How to overcome burnout
Burnout can be experienced in different ways. For me, it came in this order: Loss of motivation, decreased satisfaction, no sense of accomplishment, and finally, the cherry on the cake, a sense of failure and self-doubt. Ain’t a lovely combo?
I did not realize it was burnout at that moment. I mainly felt like I was constantly failing. It sucked—big time— but I got out of there. This is my story and the lessons I learned to prevent this to happen again.
Wednesday morning. Another day, another struggle. I’m trying to remember the last time I enjoyed going to work, the last time I felt motivated. A few years back, I didn’t mind going through one hour or more of traffic to get to work. I was more than happy to go and focus on that problem or find a new one. But now… something has changed.
Eight ante meridiem, 8am, and I’m still in bed fighting the need to stay in bed. A message from Samoa arrives “Breakfast at the new Cafe?”. Lore immediately replies “I’m in”. I jump out of bed and go as fast as I can. That’s what kept me motivated for a while, my friends at work. Who would have thought that six months later, I was going to resign with no certainty about the future?
Quitting our jobs was something that was mentioned a lot with my other friends at work. To me, it was half-joke, half-truth. I definitely wanted to quit but I was scared. Let’s say I quit. Then what? I didn’t see myself working in any other company. Even if I did, would that change my current situation? There was no guarantee because I was not only feeling unmotivated, I was feeling like I was not good enough for this job anymore.
Noon and I’m out of a lengthy meeting. The bureaucracy and old systems are slowing us down. I don’t feel like I’m moving forward in my career. I’m just doing some routine paperwork.
Lunchtime! I’m mentally exhausted. I don’t feel like I can change the situation. The only thing that I do is complain and hear complaints from other coworkers. The environment is not healthy.
7pm and I’m still in the office. The traffic is heavy. I will rather stay a few more hours in the office than drive for two long hours. Sometimes I stayed working or hanging with friends playing Exploding Kittens or having dinner.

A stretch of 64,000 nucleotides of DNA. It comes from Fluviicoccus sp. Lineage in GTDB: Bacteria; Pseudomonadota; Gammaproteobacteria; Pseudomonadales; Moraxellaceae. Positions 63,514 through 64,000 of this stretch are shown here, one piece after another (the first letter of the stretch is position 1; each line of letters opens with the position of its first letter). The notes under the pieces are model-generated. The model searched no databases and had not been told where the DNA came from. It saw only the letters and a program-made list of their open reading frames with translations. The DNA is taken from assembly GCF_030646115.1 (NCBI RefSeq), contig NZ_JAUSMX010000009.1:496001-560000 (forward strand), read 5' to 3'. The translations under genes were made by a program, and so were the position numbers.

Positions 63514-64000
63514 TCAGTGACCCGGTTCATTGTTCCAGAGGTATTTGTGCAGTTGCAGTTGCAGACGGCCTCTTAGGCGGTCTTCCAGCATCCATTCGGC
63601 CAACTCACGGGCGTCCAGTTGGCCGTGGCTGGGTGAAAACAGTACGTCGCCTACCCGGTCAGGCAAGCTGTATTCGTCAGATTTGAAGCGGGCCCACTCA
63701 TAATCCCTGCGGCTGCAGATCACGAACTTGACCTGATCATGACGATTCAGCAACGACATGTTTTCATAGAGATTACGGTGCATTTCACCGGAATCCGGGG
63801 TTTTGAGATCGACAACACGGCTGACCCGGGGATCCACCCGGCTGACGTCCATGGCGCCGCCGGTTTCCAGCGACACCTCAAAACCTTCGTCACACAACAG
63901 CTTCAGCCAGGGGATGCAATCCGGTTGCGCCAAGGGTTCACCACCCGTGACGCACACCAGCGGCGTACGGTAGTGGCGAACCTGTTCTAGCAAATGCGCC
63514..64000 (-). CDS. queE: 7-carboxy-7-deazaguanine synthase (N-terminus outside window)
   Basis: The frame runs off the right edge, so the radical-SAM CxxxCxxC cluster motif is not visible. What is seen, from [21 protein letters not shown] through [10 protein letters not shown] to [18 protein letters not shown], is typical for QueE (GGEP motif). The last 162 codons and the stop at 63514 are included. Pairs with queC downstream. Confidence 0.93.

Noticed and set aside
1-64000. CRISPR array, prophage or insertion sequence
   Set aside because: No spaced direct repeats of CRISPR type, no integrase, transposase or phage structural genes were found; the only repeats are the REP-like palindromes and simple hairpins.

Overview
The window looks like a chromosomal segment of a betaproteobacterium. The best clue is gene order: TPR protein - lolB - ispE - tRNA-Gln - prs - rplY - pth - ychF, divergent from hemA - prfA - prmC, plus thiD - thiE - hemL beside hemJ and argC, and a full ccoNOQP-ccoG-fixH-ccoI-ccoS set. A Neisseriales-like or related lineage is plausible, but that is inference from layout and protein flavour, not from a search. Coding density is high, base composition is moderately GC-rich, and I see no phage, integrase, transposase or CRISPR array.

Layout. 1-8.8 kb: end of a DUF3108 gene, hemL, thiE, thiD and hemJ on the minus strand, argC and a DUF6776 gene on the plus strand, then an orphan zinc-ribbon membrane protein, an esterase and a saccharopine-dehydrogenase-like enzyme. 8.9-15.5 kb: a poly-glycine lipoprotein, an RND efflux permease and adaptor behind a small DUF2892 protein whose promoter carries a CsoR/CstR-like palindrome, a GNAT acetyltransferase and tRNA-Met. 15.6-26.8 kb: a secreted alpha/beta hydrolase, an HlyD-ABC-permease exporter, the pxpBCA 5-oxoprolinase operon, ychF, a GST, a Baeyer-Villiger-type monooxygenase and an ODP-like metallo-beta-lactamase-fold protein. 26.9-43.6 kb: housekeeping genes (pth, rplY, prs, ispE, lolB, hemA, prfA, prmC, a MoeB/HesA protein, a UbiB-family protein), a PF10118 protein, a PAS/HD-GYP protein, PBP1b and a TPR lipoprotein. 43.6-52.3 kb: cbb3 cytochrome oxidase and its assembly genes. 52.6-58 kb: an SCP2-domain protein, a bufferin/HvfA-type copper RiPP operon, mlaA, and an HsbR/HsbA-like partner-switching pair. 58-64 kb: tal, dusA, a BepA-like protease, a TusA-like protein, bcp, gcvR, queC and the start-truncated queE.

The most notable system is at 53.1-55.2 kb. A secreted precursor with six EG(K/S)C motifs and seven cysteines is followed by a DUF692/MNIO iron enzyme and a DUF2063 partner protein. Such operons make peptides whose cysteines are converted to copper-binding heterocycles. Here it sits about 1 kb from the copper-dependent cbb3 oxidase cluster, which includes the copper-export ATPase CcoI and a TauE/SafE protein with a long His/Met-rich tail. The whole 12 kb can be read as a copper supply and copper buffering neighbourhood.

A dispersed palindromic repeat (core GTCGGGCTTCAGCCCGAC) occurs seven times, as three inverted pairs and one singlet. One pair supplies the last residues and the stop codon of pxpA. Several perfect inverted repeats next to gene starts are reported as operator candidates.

That was my routine for the past months. In an attempt to escape this situation—and have an excuse to travel abroad—I looked for tech conferences. I found great ones but I was particularly interested in GoTo Berlin —Thanks Eddu for helping with the tickets!
Fast forward to November. It’s time to go to the conference. Berlin here I go! Now I’m feeling particularly excited, like on the first day of school after the summer break and you can’t wait to see your friends again—and take new subjects. Berlin is, after all, the city where I left my heart a while ago, where I promised myself I’ll live one day.
All right! The conference.
I had the chance to listen to amazing talks and meet new people and interesting companies. I truly got inspired. I felt refreshed and got new ideas for improvements to be implemented at work. Also, I got the opportunity to give a lighting talk about women in tech. Couldn’t wait to go back! There was a spark in me again—yay.
I learned new things. I’m ready to work on those changes I want to make, and the improvements I have in mind.
No, can do.
I crushed against the wall, that same old wall from the past months. I’m starting to suspect that maybe—maybe— I’m not the problem here.
I didn’t see it then, but now I know. What did I expect of myself when I didn’t get the stimulation, challenge, and support I needed? It’s like judging a fish for its climbing abilities. No, just… don’t.
It’s decided. I’ll quit. I’ve tried to overcome the difficulties at work and my state of mind. It was not only the company I was working for, it was all the circumstances at that precise moment for me. I accepted that I needed to try something different to get a different result, I needed a break to put things in perspective and move on.
July 31st will be my last day of work—La Grati, for the Peruvian readers. After that… not so sure what is going to happen after that. Roughly, the plan is to move to a city in Europe–ideally Berlin. Is about time to give me that opportunity.